Film Reviews


By • May 2nd, 2004 •

Share This:

Running time: 83 minutes

Director John Gallagher’s CUPIDITY won the Audience Award for Best Feature Film at last year’s New York Independent Film Festival. Based on a story that was improvised by him and the cast, this docucomedy concerns a garbage man named James (James Gilmartin) who is encouraged by his sister to join a dating service after being dumped by his girlfriend. This becomes an odyssey of dates, which all seem to come out of a funhouse of incompatibility.

The film is wall to wall with talented new faces, who are exactly the type one would hope the festival would shine its light on. The film itself has the effect of a showcase for actors, and at the helm is Gilmartin, who won Best Actor for his performance at the Queens International Film Festival. He has appealing charisma, personality, and good comic timing as he carries us through the film. And his good looks shouldn’t be held against him (a “female critic” at the festival said she was too shy to approach him). Indeed, he does have a strong leading man sensibility, and demonstrates a true understanding of what an actor must bring to the role of the male lead in a romantic comedy: a man who has a personal sense of dignity and charm, while having the ability to laugh at himself. We feel sorry for the guy, while having little question that he’s of a strong enough personal character to find his way through the loneliest moments. Someone to laugh with, not at, James draws us in, and we are thoroughly entertained by him. And I like that even though he’s the character who’s supposed to have our sympathy, he’s still prone to an occasional ugly bout of anger, and he comes on a little too strong for one date (Heidi Kristoffer) when he sees a chance to hop in the sack.

Each date serves as a comedic set piece. One after the other, they simultaneously offer James different, and at times bizarre, obstacles to finding the right woman. Each actress gives the audience something fresh, interesting, and funny to watch, as when one date (Roxanne Racitano) tries to get her dog to sit by yelling commands at it from her cell phone through a speaker phone at home. Or when another (Stephanye Dussud) refers to James as “one of those American guys who only speaks English,” which is a particularly poignant comment in New York, where the film takes place (and yes, the lady in question is a French-speaker). One actress, Shae Kennedy, does a fabulous job of playing two characters who are sisters. Although she’s not playing opposite herself in the same scene, I thought her work was just as praise-worthy as Cate Blanchett’s in “Coffee and Cigarettes”.

Of these dates, James puts up with a stalker played by Michele Coniglio, whose performance won Best Actress at the same NYIIFV Festival last year. What I liked most about her character was that we are shown her own small side-story, which is not at all pertinent to the plot of the film, but adds a touching and intriguing layer of interest.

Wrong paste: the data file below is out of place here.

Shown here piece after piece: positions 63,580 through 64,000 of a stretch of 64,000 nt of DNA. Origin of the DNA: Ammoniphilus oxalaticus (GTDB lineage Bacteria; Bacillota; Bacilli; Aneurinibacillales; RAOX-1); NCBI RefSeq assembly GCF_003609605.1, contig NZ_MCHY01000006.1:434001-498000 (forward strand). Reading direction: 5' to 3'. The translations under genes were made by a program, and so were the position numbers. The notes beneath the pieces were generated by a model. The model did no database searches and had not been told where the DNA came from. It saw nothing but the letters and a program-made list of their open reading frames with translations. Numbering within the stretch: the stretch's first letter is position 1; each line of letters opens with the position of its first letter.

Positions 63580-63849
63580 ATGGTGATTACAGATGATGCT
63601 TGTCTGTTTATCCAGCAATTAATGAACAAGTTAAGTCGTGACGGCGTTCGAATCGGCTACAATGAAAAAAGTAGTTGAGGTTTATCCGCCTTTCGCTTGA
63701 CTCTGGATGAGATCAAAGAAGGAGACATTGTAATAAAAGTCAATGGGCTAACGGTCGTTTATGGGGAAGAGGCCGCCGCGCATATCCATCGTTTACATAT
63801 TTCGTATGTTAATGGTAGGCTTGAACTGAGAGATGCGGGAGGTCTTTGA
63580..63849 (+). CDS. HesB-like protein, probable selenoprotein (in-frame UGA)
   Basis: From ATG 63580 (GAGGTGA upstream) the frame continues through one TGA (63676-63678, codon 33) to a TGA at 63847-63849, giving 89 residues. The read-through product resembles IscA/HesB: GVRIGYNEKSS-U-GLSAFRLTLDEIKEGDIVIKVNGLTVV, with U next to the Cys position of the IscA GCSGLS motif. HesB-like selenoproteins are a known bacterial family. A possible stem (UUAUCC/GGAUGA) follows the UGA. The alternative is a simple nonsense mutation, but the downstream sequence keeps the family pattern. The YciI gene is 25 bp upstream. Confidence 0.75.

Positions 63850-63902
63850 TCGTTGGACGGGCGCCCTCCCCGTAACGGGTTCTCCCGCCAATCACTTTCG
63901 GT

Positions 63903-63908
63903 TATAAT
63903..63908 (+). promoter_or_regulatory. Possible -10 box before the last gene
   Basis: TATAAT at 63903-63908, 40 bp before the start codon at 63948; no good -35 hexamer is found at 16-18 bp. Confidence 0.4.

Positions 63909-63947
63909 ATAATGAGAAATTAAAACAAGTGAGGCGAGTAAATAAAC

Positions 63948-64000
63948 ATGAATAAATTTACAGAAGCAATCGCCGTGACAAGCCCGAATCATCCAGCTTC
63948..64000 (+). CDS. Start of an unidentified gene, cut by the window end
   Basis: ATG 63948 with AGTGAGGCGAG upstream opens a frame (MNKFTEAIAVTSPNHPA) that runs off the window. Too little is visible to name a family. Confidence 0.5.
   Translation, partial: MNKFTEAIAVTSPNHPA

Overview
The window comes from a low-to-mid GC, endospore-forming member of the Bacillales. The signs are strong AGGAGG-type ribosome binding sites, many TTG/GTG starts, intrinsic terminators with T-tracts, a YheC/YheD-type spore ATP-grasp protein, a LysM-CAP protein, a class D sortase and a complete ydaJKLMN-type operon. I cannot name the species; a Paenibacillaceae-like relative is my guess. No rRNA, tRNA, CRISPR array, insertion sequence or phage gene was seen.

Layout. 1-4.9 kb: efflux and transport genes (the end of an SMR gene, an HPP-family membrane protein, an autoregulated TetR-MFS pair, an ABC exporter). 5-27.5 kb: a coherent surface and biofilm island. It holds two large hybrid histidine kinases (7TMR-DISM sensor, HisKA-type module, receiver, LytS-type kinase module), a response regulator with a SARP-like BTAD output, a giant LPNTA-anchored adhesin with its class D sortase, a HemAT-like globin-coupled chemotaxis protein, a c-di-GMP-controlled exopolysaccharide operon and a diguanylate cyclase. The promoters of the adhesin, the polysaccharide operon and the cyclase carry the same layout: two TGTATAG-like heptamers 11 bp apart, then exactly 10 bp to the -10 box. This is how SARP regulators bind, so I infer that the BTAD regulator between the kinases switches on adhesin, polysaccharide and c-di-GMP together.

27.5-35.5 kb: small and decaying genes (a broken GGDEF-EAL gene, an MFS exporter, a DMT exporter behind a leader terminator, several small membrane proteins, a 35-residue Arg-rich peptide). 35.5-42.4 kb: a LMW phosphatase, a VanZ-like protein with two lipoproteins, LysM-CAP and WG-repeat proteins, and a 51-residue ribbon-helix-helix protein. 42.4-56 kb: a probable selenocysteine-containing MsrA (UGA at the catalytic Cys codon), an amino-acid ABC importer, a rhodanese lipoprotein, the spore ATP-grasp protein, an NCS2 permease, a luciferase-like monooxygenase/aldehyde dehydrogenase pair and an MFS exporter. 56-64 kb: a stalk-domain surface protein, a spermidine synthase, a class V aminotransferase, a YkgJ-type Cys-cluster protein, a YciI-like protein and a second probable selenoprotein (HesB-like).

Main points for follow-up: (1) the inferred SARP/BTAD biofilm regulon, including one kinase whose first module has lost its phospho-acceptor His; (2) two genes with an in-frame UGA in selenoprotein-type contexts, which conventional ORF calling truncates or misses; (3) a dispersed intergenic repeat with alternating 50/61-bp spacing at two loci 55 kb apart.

The film could have covered less of the entire dating spectrum, allowing for a deeper narrative thread between the breakup, journey, and resolution of James and his girlfriend played by Bethany Emerson; who is shown mainly in the film’s periphery. Although they are entertaining, the film shows too many dates; some of which, despite the good performances, are redundant, and a couple that are too far-fetched. And two of the most entertaining characters, James’s best friend played by Steve Stanulis, and Kevin Hersh, who plays a character who is just plain creepy, give wonderful performances deserving of more screen time.

There would have been greater resonance if these characters were a more constant presence in a more nuanced narrative, and therefore existed more organically as extensions of the film’s central story instead of feeling episodic. However, I do remember another critic speaking of the importance of reviewing the film you have seen, not the one you would have liked to have seen. That said, CUPIDITY is a funny and creative show-piece for the many actors involved, who saturate the film with good performances. They are as of yet unknown, but remember that Gallagher put Amanda Peet, Gretchen Mol, John Leguizamo, and Matthew Lillard in their first films.
This seemed to me like a grass-roots-level creative experience. Gallagher is a proven director whose previous films have included award-winning indies like BLUE MOON with Ben Gazzara, Rita Moreno, and Zach Braff; and THE DELI with Mike Starr, Matt Keeslar, Gretchen Mol, Ice T, Debi Mazar, Jerry Stiller, Chris Noth, Iman, and Michael Imperioli. Now imagine wanting to shoot a movie with no stars and no script. It’s digital video instead of film, and there is little coverage on screen, similar to the films of Kevin Smith. With CUPIDITY, Gallagher presents an entertaining and successful experiment in romantic comedy that deserves the attention of audiences who are looking for love, laughs and the early work of tomorrow’s accomplished actors.

James: James Gilmartin
Bethany: Bethany Emerson
Michelle: Michele Coniglio
Stevie: Steve Stanulis
Glen: Glen Howard
Dr. Cupid: Jared Miller
Desiree: Desiree Maumus
Curtis: Curtis Hannum
Meredith: Meredith Ross

Directed by John Gallagher
Improvised by The Director and Cast
Story by John Gallagher
Producers John Gallagher
Alexandria Hunter
Michael Reichman

Tagged as:
Share This Article: Digg it | | Google | StumbleUpon | Technorati

Leave a Comment

(Comments are moderated and will be approved at FIR's discretion, please allow time to be displayed)